Vice President of the European Commission responsible for Competition Policy
Mergers: Commission blocks proposed merger between Deutsche Börse and NYSE Euronext
Brussels, 1st February 2012
We have decided today to prohibit the proposed merger between Deutsche Börse and NYSE Euronext.
Deutsche Börse and NYSE Euronext operate the two largest exchanges for European financial derivatives in the world: Eurex and Liffe. The two companies are by far the largest global players in these products.
If allowed, the merger would have resulted in a quasi-monopoly in exchange traded financial derivatives based on European underlyings, where the two companies control more than 90% of the global market.
In accordance with the European merger control rules, the prohibition aims to protect the European economy from the perverse effects of a combination that would have practically eliminated effective competition in the market, with significant harm to customers.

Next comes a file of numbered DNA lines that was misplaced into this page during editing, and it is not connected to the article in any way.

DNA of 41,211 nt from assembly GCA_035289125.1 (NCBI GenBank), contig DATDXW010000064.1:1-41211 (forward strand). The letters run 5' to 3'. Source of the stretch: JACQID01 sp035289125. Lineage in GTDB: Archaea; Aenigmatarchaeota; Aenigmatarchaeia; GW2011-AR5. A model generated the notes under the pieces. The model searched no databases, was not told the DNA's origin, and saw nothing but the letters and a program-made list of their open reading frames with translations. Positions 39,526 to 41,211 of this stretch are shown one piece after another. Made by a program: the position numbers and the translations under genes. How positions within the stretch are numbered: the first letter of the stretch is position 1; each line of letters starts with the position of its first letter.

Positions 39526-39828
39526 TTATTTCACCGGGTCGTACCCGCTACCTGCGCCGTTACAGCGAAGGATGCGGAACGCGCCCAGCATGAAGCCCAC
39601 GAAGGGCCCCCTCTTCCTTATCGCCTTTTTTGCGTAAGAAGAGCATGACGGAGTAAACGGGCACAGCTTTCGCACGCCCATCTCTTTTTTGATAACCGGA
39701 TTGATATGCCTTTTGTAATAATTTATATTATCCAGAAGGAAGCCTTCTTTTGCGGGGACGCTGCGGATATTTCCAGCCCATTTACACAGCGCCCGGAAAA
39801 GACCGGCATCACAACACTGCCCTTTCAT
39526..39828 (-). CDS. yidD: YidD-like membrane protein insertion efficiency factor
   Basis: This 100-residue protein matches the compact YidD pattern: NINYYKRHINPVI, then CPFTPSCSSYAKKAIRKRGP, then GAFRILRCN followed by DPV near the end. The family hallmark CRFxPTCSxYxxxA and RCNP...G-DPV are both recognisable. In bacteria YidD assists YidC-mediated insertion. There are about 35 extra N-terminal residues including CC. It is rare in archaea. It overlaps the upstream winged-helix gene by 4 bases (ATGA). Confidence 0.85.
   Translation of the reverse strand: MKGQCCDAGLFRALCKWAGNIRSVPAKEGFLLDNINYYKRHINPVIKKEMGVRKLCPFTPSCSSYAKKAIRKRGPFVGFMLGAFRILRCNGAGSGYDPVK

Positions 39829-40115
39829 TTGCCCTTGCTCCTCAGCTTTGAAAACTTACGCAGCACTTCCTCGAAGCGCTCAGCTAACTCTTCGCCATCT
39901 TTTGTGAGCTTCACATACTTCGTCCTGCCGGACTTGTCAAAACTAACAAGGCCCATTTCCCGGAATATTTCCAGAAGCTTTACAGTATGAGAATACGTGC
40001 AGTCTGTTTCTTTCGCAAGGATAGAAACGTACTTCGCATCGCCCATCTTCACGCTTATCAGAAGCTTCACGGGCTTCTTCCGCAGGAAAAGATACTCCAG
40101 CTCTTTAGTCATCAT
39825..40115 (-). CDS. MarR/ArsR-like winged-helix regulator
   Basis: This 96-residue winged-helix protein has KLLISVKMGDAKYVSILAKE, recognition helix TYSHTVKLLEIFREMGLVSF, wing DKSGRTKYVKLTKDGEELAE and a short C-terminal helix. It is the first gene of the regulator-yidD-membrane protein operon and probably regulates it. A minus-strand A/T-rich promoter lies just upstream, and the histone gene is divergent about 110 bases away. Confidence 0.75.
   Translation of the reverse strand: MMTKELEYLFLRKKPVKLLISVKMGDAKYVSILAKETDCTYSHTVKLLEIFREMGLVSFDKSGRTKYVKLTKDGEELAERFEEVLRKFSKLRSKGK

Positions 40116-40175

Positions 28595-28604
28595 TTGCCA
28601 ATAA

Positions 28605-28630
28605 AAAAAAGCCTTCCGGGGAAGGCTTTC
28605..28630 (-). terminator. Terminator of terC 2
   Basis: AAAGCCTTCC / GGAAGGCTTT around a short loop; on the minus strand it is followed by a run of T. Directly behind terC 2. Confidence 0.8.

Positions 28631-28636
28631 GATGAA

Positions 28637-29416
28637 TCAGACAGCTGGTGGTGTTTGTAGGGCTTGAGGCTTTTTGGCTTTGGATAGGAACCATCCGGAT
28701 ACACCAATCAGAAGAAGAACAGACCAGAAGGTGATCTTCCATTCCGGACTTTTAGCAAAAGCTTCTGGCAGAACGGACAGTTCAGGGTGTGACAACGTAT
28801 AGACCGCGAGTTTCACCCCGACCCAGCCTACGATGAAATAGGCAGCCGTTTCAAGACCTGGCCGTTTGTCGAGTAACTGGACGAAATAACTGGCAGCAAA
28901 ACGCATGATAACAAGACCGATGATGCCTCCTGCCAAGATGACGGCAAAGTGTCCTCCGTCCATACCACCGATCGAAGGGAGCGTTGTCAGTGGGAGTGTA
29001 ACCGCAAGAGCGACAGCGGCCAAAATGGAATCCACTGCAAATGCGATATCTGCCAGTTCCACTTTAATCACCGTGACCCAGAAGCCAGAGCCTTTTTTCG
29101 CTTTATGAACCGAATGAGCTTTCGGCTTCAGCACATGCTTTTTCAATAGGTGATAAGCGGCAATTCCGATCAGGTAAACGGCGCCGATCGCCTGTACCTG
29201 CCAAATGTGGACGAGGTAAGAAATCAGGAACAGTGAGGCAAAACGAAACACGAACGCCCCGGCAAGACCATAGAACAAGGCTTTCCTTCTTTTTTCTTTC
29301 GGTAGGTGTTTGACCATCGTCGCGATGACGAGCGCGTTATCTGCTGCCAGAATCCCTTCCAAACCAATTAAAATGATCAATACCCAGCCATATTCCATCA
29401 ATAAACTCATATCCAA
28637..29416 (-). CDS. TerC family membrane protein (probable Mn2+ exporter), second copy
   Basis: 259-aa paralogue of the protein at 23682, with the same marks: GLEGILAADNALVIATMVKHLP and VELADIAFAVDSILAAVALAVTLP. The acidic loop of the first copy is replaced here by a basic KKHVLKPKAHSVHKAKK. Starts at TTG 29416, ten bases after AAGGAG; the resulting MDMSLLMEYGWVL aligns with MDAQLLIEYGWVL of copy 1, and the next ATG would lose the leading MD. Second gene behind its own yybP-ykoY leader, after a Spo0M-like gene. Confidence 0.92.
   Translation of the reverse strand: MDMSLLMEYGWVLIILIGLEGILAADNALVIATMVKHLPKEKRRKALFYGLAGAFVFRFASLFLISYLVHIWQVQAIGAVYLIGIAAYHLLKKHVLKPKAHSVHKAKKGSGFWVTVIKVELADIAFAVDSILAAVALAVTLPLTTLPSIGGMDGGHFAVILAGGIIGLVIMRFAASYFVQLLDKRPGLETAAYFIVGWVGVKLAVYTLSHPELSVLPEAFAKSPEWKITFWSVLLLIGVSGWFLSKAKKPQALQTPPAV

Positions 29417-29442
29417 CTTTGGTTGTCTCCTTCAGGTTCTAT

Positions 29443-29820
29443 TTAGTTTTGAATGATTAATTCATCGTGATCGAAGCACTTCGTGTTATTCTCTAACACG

The merger would have led to the worsening of conditions for companies trying to access financial instruments and would have harmed the European economy as a whole.
Let me explain to you why we have reached such a conclusion.
We found ample evidence in our investigation that Eurex-DB and Liffe-NYSE Euronext compete head-to-head and are each other's closest competitors. These two companies constrain each other's prices and compete in product and technology innovation. Therefore, the merger would have eliminated a healthy process of competition.
Given the essential role derivatives play in the European economy, we could not allow this to happen.